The gunfire continued below me, and if there were any shots that passed through the air as they took aim at me, I didn’t hear them. There was the noise of the wind rushing through and around the Wretch, faintly different from when it was brushing my skin and touching my ears. A distortion, a whistle.
A plank in each hand, I raised my arms to my face, burying almost all of it in my arms, the crook of the elbows at my nose and mouth, the planks out and in line with my body. I let the Wretch drop as I disappeared into the cloud cover and against the wind.
Cold, and worse because it was a moist cold.
I flew in a slight circle, dipping lower until I could see the general outline of things below. There were tears in my eyes from the sting of the cold, but I could make out the truck, the way the cars had stopped, and the clearing by the tree with Kenzie’s van parked by it.
I shifted my grip on the planks, and then I let them fall. Immediately, I flew horizontally, skimming the cloud line, still feeling the cold press in on me as if from every direction, grabbing at my body and reaching toward the bone. My speed, moisture, wind and cold all compounded one another, and the snow that blew around me collected and bound to the surface.
I dove. They came into view as I came down, what looked to be civilians or improvised soldiers in dark clothes, with what looked like used body armor. Two people with masks, standing off to one side. Not people I recognized.
One plank fell into the ditch. Another struck the pavement and broke. The plummeting objects made heads turn, which was my intent. The black of my costume had collected a frosting of white that made it a little less obvious.
Anger sharpened my focus. I didn’t use my aura as I landed, knee and one foot on the ground, hands helping to add some spring to the impact and reduce the noise.
It wasn’t enough to keep some of the people from seeing me. That was where the sharper focus counted. Two in front of me, one off to the left, two off to the right.
The lone guy to my left that had noticed me turned to his friend, who was leaning over the back of one vehicle, shooting.
Flight gave me speed and velocity that I wouldn’t have had while running. The people in the middle and at the far right of the group turned weapons on me. One fired and landed a hit in the moment before I threw myself at the guy on the left and put the unaware between them and myself. One more gunshot among many.
No aura- them being off balance was good, but them being blindsided was better. I had my choice of where to hit him, and I had to dismiss all of the training Gilpatrick had imparted. A strike to the back of the neck, to the temple or throat could do too much harm.
The heel of my right hand met the right corner of the jaw, where it connected to the skull, the blow timed so my arm extended and added to the impact beyond just what my flight offered. With speed, timing, and a target that was turning his head, I was ninety percent of the way to connecting it the way I’d wanted.
Ninety percent earned me a gristly feeling as my hand smashed the soft area between jaw and skull, pain in my hand and pain down my forearm with the force of the impact.
He collapsed on top of his friend, who’d been shooting and not paying nearly enough attention to the warning.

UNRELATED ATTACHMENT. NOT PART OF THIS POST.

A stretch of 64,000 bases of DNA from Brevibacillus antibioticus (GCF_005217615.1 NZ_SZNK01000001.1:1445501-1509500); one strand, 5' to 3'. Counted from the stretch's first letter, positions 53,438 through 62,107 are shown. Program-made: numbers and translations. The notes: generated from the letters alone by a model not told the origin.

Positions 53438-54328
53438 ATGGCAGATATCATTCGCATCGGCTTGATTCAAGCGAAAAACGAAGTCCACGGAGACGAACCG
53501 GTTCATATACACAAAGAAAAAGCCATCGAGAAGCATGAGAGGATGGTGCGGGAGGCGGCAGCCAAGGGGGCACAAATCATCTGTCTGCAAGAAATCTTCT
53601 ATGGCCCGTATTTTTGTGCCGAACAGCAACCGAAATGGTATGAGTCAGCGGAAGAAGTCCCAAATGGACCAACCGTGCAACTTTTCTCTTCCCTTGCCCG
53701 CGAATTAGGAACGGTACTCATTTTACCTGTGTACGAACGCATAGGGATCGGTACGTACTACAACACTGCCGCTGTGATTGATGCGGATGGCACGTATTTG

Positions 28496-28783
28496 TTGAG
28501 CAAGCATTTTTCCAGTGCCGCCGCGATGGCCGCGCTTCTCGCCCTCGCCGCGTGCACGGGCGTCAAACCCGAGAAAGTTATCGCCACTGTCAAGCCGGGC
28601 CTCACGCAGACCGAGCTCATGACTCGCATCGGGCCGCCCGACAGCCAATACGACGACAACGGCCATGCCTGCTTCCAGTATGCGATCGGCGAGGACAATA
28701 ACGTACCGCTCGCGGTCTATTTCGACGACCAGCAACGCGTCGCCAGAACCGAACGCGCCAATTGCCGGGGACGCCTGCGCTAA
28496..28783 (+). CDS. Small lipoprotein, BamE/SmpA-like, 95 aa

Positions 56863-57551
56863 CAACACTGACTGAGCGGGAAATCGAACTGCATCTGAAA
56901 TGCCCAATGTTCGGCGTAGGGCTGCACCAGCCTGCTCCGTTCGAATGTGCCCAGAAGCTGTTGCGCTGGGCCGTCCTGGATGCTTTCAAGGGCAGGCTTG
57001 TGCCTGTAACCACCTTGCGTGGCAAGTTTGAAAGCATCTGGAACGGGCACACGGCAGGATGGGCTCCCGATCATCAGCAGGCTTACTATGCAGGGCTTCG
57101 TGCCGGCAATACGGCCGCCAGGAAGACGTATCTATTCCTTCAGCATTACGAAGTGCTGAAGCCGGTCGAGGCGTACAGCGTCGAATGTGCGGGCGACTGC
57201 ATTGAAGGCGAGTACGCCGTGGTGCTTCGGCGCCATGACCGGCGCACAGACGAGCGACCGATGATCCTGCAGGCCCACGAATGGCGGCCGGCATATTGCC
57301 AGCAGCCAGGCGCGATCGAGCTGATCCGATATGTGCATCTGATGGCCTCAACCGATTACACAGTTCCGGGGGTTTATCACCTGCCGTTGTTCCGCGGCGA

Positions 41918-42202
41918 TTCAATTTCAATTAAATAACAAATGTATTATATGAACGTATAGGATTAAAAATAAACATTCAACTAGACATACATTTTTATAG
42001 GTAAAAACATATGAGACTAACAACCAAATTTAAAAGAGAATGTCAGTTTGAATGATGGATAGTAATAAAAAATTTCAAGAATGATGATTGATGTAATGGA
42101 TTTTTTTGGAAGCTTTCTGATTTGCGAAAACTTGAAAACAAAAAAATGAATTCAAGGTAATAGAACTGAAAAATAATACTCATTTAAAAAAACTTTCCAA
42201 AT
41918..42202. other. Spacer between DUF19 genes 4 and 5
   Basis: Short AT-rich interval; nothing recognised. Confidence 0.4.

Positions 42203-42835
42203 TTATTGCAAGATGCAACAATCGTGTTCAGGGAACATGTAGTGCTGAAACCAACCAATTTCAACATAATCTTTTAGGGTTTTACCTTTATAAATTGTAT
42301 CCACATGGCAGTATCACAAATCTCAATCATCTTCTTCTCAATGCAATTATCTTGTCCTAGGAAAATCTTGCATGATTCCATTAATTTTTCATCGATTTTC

The guy to my right reacted. I threw myself and my elbow at him. I aimed for his jaw, hit his teeth instead. I saw a moment of blood against grit teeth, saw him reacting by twisting his head around and reaching for a weapon shorter than the rifle he held, and hit him again He wouldn’t simply stagger in pain and retaliate, this time.
Hurting people without the benefit of a forcefield hurt. Every impact had its equal, opposite reaction. I was hitting people hard, but that energy transmitted itself into my hand, into my elbow.
The guy who I’d hit first had fallen atop someone with a gun that wasn’t a rifle- or it was, but it was an automatic. I punched him in the face as I threw myself on top of him, grabbing the weapon. He fought me, wrestling with me over it, and I couldn’t afford to take the seconds to try and win.
I pushed out with my aura, and I saw his expression change- bewilderment, not fear. He didn’t let go, though, and I had to turn to using the Wretch.
Just a burst of power, taking a moment of strength. As far as I’d been able to tell, when I activated my forcefield, it came from me. It hugged me, but only for the one tenth of a second that it was in contact with my skin and costume. The trick was using it in the moments before it unfurled. One instant of strength that could lift a car or punch through sheet metal.
I tore the rifle from his hands, then gave it back to him- one of my hands gripped the barrel, the other the stock, and I smashed the middle part into his face.
Couldn’t go forward without going into the firing line. Couldn’t go back without the same issue. People were turning on me, concerned with the immediate threat in their ranks. I saw some backing away from the line of people that had formed alongside the parked cars, trying to get a clear shot, and I saw them get shoved or pulled aside.
Two capes. A man and a woman, in dark costumes with utilitarian masks- hard white, covering mouth and nose, bridge of the nose, and the brow. Both masks outlined the eye sockets but didn’t block peripheral vision.